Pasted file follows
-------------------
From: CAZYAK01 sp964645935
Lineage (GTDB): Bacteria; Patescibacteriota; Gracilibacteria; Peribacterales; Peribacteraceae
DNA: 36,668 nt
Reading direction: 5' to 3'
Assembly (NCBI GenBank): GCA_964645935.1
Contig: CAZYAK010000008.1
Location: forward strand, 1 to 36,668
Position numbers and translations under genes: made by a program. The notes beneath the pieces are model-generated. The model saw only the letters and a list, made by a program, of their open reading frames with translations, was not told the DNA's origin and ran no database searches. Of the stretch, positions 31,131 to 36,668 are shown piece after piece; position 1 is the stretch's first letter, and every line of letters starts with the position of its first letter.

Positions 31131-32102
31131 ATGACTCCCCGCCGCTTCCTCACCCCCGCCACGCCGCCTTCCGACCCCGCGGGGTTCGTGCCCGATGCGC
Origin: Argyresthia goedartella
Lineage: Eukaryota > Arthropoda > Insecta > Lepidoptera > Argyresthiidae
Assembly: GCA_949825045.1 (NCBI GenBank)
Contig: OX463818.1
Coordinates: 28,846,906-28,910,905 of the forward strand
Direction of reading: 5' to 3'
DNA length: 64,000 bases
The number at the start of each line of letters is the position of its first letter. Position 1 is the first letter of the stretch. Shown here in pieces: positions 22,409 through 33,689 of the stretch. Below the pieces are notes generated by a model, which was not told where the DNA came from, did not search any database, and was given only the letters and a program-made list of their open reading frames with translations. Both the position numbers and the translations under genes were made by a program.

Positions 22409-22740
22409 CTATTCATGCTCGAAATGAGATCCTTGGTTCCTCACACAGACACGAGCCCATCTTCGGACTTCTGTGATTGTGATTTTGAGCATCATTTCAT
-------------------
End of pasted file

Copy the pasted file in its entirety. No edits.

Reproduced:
From: CAZYAK01 sp964645935
Lineage (GTDB): Bacteria; Patescibacteriota; Gracilibacteria; Peribacterales; Peribacteraceae
DNA: 36,668 nt
Reading direction: 5' to 3'
Assembly (NCBI GenBank): GCA_964645935.1
Contig: CAZYAK010000008.1
Location: forward strand, 1 to 36,668
Position numbers and translations under genes: made by a program. The notes beneath the pieces are model-generated. The model saw only the letters and a list, made by a program, of their open reading frames with translations, was not told the DNA's origin and ran no database searches. Of the stretch, positions 31,131 to 36,668 are shown piece after piece; position 1 is the stretch's first letter, and every line of letters starts with the position of its first letter.

Positions 31131-32102
31131 ATGACTCCCCGCCGCTTCCTCACCCCCGCCACGCCGCCTTCCGACCCCGCGGGGTTCGTGCCCGATGCGC
Origin: Argyresthia goedartella
Lineage: Eukaryota > Arthropoda > Insecta > Lepidoptera > Argyresthiidae
Assembly: GCA_949825045.1 (NCBI GenBank)
Contig: OX463818.1
Coordinates: 28,846,906-28,910,905 of the forward strand
Direction of reading: 5' to 3'
DNA length: 64,000 bases
The number at the start of each line of letters is the position of its first letter. Position 1 is the first letter of the stretch. Shown here in pieces: positions 22,409 through 33,689 of the stretch. Below the pieces are notes generated by a model, which was not told where the DNA came from, did not search any database, and was given only the letters and a program-made list of their open reading frames with translations. Both the position numbers and the translations under genes were made by a program.

Positions 22409-22740
22409 CTATTCATGCTCGAAATGAGATCCTTGGTTCCTCACACAGACACGAGCCCATCTTCGGACTTCTGTGATTGTGATTTTGAGCATCATTTCAT